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Resting Place


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{image_alt} 17cm by 163cm Oil on Linen

The Grave in the painting is in Abney park Cemetery. So far, the only part of London Alex has ever painted in his work. 

The Cemetery is a famous Victorian resting ground for the founders of the Salvation army. The Resting place in the title refers to the possibility of being at peace in the mountains in a far off land and the frequent rests that are necessary whilst climbing at such altitudes, and the potentiality for permanent rest in the mortal sense. This overt christian symbolism at first may seem morbid, but refers to Alex's ongoing struggle to define the divine and everlasting in life through his art. However, the ivy and plants growing all over the grave are an allegory for eternal renewal and reabsorption of life. 

The Mountain is Mount Cook (Aoraki) in New Zealand. Named After Captain Cook who first successfully navigated and mapped Australia and New Zealand. Captain Cook was from the same North Yorkshire village as Alex Heaton, Great Ayton. In fact Alex spent many of his childhood years playing in Airyholm Cottage with his childhood friend Jacob Appleyard where the young Captain cook lived when he was a farm hand. The cottage is still haunted by a benign spirit. Captain cook went on to sail coal vessels from nearby Whitby, and from humble origins made his way up in the Royal Navy to his great exploits.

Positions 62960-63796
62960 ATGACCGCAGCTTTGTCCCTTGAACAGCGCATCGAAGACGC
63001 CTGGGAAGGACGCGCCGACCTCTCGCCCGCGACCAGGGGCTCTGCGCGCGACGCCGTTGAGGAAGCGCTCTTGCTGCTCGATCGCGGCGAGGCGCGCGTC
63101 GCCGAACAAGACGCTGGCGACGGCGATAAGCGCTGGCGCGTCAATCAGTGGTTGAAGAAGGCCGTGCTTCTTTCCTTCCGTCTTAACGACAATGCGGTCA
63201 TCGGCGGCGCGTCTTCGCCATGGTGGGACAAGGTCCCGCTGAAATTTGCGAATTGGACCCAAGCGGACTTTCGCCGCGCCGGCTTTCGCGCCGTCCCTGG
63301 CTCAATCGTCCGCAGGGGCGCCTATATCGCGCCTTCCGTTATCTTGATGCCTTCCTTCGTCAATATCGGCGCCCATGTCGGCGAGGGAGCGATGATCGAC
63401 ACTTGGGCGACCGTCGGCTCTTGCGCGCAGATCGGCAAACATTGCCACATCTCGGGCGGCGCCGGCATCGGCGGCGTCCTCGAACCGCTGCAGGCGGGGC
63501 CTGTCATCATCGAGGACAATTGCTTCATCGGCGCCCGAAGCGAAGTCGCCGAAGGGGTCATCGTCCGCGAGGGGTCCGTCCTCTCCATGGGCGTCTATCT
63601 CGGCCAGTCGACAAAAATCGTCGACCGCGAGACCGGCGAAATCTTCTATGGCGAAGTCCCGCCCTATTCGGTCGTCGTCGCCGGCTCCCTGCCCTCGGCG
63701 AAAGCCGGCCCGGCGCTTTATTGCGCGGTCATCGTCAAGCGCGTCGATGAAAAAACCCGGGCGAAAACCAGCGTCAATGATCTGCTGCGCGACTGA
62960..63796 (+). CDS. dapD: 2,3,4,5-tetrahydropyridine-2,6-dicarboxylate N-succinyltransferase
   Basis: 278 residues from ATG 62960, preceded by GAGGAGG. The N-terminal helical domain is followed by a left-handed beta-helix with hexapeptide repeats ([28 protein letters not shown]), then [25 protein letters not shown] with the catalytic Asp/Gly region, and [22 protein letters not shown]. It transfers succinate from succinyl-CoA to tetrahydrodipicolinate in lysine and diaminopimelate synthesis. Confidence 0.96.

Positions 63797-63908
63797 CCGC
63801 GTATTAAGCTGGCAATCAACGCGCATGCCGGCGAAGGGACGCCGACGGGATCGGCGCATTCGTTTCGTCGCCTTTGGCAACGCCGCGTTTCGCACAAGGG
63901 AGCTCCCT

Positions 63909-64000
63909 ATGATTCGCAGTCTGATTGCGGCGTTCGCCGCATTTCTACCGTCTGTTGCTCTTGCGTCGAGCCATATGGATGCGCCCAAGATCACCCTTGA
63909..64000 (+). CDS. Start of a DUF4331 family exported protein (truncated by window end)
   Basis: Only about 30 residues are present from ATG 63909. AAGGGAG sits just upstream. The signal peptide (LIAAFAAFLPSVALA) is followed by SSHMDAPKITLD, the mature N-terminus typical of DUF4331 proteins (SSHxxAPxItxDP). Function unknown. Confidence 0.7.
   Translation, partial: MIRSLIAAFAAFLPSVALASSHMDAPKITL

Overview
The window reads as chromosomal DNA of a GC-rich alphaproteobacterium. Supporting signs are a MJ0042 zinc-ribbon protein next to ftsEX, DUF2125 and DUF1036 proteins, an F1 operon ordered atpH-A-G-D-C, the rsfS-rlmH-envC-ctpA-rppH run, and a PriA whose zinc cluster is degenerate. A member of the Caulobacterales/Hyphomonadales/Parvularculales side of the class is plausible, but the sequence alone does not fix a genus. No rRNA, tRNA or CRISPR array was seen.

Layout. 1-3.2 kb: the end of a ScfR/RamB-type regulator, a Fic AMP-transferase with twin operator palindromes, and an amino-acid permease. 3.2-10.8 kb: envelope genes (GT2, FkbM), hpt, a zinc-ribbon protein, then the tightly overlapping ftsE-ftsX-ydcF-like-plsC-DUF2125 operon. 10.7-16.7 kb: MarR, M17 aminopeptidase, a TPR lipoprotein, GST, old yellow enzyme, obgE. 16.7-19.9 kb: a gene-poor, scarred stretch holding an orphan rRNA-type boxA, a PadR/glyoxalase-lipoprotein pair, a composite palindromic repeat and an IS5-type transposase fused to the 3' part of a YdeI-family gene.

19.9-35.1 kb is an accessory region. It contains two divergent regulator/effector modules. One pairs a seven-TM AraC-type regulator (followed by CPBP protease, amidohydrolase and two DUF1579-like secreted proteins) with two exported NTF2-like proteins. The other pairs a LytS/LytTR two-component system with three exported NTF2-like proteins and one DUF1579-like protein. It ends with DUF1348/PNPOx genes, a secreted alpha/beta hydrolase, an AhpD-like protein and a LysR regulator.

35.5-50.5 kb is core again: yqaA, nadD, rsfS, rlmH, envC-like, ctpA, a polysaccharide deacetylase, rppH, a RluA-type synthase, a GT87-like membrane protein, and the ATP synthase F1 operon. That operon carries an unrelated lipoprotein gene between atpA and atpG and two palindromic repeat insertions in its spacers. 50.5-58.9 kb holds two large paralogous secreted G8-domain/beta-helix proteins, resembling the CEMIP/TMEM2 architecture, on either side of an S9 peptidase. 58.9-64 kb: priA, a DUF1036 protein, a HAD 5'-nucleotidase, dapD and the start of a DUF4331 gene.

The Aurora in the painting serve to remind us of these far off wildernesses and the yearning dreams they evoke in us for exploration and self improvement. The Sámi peoples of Lapland once thought of the northern lights as the spirits of their ancestors rising from the earth to the heavens above. In one sense this is true as we are all but molecular constructs of dust born in the heart of dying stars. Could the lights have once been particles of an ancient intelligence born from the cosmic nurseries of nebula's? All these ideas coexist within the triangle, a holy trinity for the nuclear age.